A major responsibility of enterprise security executives is anticipating and mitigating emerging risks. New security threats develop and appear in the threat landscape constantly, and it’s up to security professionals to anticipate those risks and reduce potential harm.
Among current emerging risks in the security industry itself, there’s legislation that impacts law enforcement, supply chain shortages of equipment and uniforms and the ever-present staffing challenges, says Anthony Brown, CPP, Director of Emergency Management at Gonzaga University and Principal at s5 Risk Management. “There’s a lot of opportunity for security in an uneasy environment,” Brown says.
Understand the Big Picture
The first step to determining emerging risks is to have a deep understanding of what the entity that you’re protecting does, according to Peter Hunt, Vice President of Security, Brand Protection and Resiliency at Flex. Asses your enterprise by asking questions such as:
- How does the entity run its business?
- What are its primary goals and objectives? How does it accomplish these?
- Where does it operate and where does it have physical presence?
- What is the network configuration and connections?
- Who does it partner with?
- What is the supply chain?
- How does the entity go to market, make its money and engage with suppliers, partners and customers?
“It’s a lot of upfront work, but mitigating risk really has to be through the lens of that particular company,” Hunt says.
Consider Survivorship Bias
It’s important to cast a wide net, says Brown. “I make sure that I’m looking at different industries and different levels, such as federal and international, and that I’m accounting for survivorship bias,” Brown says. In other words, he looks for what’s missing.
Brown refers to World War II, when the U.S. military studied aircraft to determine how to reinforce them better. A statistician, Abraham Wald, realized that rather than reinforcing the areas on aircraft that received the most hits, the military needed to reinforce the areas that weren’t hit. The reason? Planes that had been hit in these areas, including the engine and fuel supply, weren’t the ones coming back to be studied. This concept is now known as survivorship bias.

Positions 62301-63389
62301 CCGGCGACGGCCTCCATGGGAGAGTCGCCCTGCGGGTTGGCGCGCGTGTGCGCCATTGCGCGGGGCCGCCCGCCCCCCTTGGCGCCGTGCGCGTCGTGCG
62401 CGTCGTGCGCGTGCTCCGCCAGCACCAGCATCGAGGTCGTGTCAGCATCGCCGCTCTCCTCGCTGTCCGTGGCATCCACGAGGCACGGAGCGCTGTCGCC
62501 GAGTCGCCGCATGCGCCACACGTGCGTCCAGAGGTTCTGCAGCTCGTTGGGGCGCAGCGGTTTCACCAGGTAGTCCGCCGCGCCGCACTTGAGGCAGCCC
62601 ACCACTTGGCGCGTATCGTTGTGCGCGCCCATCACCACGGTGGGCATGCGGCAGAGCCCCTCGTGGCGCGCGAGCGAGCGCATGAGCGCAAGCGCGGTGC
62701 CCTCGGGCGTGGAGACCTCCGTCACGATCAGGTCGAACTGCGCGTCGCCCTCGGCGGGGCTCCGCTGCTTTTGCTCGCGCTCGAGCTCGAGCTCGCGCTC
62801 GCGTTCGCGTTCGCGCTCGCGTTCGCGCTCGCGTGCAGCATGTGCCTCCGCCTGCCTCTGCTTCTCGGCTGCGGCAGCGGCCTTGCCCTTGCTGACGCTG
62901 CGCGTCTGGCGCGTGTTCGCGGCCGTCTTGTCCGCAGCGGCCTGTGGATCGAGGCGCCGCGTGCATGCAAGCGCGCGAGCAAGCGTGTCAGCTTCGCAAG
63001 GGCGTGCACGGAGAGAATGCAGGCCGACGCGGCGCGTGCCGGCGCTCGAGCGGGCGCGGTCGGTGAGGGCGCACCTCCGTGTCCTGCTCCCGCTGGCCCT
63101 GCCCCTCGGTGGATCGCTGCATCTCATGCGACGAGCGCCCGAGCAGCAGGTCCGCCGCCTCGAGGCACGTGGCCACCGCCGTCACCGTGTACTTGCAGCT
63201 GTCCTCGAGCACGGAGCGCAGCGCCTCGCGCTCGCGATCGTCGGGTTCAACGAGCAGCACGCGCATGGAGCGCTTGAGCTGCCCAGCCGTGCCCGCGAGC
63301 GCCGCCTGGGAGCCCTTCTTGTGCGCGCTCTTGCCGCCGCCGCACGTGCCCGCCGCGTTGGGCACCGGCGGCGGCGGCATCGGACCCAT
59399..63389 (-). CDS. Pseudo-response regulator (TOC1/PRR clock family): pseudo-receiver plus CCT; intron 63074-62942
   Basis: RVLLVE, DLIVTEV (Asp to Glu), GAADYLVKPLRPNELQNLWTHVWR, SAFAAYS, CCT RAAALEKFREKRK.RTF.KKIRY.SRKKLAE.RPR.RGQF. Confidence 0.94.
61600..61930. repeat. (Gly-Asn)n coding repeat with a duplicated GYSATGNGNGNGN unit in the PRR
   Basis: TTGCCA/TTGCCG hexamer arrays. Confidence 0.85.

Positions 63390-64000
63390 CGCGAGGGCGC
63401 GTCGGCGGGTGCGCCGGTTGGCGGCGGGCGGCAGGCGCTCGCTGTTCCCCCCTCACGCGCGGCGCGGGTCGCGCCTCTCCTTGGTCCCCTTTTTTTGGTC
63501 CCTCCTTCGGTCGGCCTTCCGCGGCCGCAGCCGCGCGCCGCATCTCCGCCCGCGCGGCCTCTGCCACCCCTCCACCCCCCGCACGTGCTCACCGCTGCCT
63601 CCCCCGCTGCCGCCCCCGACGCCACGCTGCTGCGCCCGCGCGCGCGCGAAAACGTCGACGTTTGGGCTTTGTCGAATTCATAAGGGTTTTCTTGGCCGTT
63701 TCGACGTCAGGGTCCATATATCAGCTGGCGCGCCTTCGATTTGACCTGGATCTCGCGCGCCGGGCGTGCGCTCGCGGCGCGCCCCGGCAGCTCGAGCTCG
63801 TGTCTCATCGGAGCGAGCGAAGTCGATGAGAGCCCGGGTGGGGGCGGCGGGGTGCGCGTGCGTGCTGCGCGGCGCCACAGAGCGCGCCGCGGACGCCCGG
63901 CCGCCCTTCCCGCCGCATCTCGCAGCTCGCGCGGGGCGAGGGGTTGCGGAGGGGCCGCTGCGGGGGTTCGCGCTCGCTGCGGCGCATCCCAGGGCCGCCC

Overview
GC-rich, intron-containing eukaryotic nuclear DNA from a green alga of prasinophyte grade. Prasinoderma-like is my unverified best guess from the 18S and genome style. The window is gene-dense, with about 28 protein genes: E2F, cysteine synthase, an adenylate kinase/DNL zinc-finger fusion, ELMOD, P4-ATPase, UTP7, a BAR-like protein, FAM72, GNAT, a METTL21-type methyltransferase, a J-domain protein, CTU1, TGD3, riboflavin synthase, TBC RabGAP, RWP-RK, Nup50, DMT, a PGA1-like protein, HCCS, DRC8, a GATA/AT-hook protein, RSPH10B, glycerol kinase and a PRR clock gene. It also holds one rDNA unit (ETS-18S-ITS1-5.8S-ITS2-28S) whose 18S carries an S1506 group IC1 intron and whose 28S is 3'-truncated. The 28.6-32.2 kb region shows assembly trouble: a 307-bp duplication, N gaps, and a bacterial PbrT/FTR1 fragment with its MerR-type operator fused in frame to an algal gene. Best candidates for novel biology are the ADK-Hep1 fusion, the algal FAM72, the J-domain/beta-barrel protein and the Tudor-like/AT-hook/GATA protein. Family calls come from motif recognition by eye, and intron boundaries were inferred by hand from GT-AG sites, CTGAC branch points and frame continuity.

Stay Current on Crime Statistics
Brown clarifies that this includes both local and national crime statistics. “You can see a bigger picture of what’s going on in the state versus the nation versus the local area and mix that with the trends happening in law enforcement legislature,” Brown says. Having recently started working in Washington state, he says law enforcement powers are far different than they were in Texas, where he was previously employed. “That really shapes how a security professional can expect response to happen and to what incidents law enforcement will respond,” he says.
Capitalize on Resources
Authority reports from federal resources such as the Department of Homeland Security and the National Threat Assessment Center (NTAC) are helpful, according to Brown. He also recommends associations such as the Overseas Security Advisory Council (OSAC), ASIS and the Professional Risk Managers’ International Association (PRMIA).
For those working in higher education, Brown says United Educators puts out thorough annual reports of the top risks in higher education. He also likes the University of Oregon’s Disaster Resilient Universities (DRU) Network. “They’ve got some great surveys of practitioners that are really telling and help you see emerging risks,” he says.